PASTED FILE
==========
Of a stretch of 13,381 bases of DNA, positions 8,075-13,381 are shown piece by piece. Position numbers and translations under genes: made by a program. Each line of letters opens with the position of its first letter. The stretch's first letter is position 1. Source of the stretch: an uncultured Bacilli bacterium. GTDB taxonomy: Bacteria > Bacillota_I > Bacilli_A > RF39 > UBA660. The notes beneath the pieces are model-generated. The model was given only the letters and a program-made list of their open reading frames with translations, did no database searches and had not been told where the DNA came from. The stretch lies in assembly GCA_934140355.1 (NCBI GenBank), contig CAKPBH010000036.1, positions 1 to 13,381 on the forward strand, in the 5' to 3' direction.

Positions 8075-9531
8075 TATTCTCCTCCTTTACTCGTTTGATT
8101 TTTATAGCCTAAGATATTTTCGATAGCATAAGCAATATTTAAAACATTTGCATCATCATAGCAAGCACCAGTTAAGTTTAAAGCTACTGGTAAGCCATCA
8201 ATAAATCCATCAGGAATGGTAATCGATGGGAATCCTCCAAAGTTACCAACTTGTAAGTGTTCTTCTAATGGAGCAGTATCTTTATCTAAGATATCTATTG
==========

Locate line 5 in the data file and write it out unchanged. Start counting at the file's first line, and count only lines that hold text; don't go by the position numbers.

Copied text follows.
8201 ATAAATCCATCAGGAATGGTAATCGATGGGAATCCTCCAAAGTTACCAACTTGTAAGTGTTCTTCTAATGGAGCAGTATCTTTATCTAAGATATCTATTG